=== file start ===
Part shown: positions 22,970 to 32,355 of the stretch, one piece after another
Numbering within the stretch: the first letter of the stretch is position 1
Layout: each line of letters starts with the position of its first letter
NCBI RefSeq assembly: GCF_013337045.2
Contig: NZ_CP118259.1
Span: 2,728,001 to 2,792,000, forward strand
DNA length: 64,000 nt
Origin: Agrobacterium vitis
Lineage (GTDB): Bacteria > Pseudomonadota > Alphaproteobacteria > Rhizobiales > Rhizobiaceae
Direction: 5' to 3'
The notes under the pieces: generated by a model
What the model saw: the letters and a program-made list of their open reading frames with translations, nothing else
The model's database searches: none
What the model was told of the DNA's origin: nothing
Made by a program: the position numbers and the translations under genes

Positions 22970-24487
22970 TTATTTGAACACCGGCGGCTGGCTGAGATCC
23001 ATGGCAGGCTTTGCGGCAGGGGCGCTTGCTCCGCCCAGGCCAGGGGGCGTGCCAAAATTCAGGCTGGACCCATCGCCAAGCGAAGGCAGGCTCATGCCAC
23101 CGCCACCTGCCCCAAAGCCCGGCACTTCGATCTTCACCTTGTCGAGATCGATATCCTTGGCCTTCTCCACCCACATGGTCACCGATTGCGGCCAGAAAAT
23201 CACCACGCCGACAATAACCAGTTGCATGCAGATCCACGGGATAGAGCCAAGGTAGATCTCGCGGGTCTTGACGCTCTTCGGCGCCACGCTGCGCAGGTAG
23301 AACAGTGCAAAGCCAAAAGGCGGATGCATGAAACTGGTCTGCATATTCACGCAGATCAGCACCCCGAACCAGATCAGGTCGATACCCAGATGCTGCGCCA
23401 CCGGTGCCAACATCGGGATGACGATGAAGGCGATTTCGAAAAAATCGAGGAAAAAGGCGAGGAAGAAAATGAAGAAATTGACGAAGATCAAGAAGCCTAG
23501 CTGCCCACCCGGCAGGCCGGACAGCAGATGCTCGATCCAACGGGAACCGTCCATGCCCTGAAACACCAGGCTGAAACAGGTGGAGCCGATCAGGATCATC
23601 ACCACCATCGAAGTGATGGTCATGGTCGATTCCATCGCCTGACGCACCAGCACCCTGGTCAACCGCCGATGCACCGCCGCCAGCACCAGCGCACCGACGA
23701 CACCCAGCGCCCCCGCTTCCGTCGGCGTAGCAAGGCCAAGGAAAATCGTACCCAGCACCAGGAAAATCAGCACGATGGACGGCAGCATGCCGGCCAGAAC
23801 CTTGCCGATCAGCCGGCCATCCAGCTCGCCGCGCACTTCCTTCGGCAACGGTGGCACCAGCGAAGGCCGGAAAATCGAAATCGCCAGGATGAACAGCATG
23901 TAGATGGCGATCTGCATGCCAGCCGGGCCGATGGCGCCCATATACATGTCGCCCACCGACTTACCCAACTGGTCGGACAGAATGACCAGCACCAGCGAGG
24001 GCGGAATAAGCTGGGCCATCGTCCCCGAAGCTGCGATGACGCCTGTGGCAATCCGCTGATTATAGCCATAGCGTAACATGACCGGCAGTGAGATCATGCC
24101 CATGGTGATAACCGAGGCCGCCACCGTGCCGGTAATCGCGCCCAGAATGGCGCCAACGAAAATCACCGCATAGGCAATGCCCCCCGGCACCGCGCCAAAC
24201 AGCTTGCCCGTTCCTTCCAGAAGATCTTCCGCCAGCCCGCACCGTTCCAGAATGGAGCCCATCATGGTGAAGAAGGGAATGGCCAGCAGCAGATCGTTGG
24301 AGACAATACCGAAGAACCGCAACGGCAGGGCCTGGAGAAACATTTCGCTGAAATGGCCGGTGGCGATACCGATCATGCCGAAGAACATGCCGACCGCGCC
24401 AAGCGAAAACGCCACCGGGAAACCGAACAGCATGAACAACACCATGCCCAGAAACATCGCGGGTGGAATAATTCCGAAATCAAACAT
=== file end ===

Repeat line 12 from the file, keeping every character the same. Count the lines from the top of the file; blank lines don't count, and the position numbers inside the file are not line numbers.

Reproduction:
What the model saw: the letters and a program-made list of their open reading frames with translations, nothing else